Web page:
Putting the Roe v. Wade decision in political and historical context

If an anti-abortion Mississippi law is upheld by the Supreme Court, legal battles will shift to Democrat-controlled states. The law will still not be ‘settled.’
Exterior of the U.S. Supreme Court
The decision on abortion by the justices of the U.S. Supreme Court will affect both national politics and the court’s own standing. Photo by Sean Pavone/iStock.

Abortion has again arrived at the U.S. Supreme Court. The issue boils down to whether the court will abandon its Roe v. Wade ruling that abortion is a federally protected right, which would leave the issue to each state.

Its decision could place abortion at the center of next year’s political campaigns.

Abortion may be the single most controversial national issue, but there is much more behind the conflict than the question before the court. Because abortion has been so heavily politicized, its decision will affect both national politics and the court’s own standing.

The formal question is whether the Constitution protects a woman’s right to have an abortion. Roe supporters maintain that the natural right of a person to control their own body is protected. Opponents argue that abortion ends the rights of another person, the fetus.

When people assert conflicting rights, they turn to government to determine or reconcile them. Congress has avoided action. In effect, the political decision that was too hot for Congress was passed to the Supreme Court, putting it in the middle of the controversy.

In Roe and in Casey, a later decision, the court ruled that federal protection of the abortion right exists in the early stages of pregnancy, but not afterward. Abortion opponents, including some state governments, reject those decisions and seek Roe’s reversal, ending all federal protection.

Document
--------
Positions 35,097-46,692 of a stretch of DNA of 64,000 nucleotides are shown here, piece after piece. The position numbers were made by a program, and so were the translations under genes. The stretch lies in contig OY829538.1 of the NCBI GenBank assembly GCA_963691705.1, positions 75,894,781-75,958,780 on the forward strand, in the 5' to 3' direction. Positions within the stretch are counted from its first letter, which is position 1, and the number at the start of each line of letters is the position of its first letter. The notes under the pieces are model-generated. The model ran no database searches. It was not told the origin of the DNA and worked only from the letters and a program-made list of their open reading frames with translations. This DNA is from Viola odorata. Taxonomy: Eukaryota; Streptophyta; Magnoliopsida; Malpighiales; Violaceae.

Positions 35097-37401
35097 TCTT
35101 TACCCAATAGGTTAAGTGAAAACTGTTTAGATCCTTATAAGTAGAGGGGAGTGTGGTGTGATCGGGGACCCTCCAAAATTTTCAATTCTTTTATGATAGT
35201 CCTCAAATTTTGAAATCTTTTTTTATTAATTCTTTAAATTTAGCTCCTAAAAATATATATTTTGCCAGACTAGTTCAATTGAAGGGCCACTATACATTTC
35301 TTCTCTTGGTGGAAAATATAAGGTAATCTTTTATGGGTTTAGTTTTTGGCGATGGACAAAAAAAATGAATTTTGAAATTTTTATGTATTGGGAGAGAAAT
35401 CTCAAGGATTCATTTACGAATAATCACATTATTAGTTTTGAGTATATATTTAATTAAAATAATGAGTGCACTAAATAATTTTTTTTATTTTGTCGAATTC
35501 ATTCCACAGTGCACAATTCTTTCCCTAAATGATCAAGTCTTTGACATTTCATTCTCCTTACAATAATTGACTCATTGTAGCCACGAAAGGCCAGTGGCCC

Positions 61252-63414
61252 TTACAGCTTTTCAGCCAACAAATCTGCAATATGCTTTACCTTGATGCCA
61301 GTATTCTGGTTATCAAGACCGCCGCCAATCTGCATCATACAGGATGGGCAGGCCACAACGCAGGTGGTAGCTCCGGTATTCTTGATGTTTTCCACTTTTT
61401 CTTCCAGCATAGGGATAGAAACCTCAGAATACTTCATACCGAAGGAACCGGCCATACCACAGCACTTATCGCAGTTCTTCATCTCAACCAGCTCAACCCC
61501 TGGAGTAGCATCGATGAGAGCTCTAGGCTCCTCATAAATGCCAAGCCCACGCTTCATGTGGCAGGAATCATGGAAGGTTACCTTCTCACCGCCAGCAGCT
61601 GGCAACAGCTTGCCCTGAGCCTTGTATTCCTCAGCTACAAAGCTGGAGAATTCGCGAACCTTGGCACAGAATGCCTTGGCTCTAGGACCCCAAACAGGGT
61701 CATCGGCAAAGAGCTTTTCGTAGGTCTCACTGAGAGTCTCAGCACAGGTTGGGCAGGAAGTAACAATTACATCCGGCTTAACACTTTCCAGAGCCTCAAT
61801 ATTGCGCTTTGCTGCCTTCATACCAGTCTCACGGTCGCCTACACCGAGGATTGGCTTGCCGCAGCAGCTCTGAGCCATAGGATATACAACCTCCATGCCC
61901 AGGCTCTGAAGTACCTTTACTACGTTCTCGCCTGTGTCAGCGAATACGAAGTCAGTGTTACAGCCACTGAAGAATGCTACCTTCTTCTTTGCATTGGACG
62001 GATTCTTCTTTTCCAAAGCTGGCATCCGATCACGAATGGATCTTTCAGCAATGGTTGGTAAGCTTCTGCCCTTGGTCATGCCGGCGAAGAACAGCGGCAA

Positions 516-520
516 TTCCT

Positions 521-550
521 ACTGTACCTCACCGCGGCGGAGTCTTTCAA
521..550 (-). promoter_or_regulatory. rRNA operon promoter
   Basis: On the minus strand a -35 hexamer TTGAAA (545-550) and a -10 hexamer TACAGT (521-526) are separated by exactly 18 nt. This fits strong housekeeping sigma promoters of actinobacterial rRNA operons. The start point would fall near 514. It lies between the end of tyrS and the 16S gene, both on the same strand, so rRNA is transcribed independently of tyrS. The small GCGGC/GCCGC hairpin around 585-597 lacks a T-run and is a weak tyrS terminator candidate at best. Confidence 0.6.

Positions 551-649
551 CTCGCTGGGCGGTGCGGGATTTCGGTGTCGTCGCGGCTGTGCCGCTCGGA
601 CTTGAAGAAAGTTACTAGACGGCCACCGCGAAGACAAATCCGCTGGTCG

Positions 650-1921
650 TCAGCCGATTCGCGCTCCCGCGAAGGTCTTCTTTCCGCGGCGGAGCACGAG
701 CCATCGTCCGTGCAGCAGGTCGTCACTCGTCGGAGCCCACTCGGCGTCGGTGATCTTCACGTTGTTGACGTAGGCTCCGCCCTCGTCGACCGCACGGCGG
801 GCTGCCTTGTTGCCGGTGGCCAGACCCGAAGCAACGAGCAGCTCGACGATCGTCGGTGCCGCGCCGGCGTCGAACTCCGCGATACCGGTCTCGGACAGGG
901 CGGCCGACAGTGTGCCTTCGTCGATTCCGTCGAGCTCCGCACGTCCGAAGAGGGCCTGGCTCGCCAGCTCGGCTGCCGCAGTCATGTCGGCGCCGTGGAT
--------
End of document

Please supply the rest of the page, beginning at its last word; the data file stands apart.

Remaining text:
Unable until now to reverse Roe, some states, like Mississippi in the current case, keep trying to narrow the effect of the court’s rulings by lowering the number of protected weeks and the number of abortion clinics.

Drawing abortion into the center of partisan politics began decades ago. In 1969, President Richard Nixon launched the idea of a “great silent majority.” Ever since, the Republican Party has worked to activate that majority by encouraging and exploiting divisive social issues.

Those are wedge issues. The Republicans expect to be repaid for backing dedicated advocates by gaining their votes. Their single-issue support gives the GOP a blank check for unrelated policies. For example, if you vote for the GOP because of its stand on abortion, you give it a free hand on the environment.

After the 1973 Roe decision, opposition to abortion became a leading wedge issue for the GOP.

Now the court’s choice is whether to keep Roe, even with more limits, or declare that its previous decision was a mistake. If the court retains Roe in any form, abortion opponents will campaign hard for candidates who will back more supportive appointments to the court and more restrictive legislation. The GOP can continue to exploit the issue.

If the court overturns Roe, some believe the result will be a divided country with some states protecting abortions while others outlaw it. The GOP would relieve some pressure, and an uneasy accommodation would occur. That’s an illusion.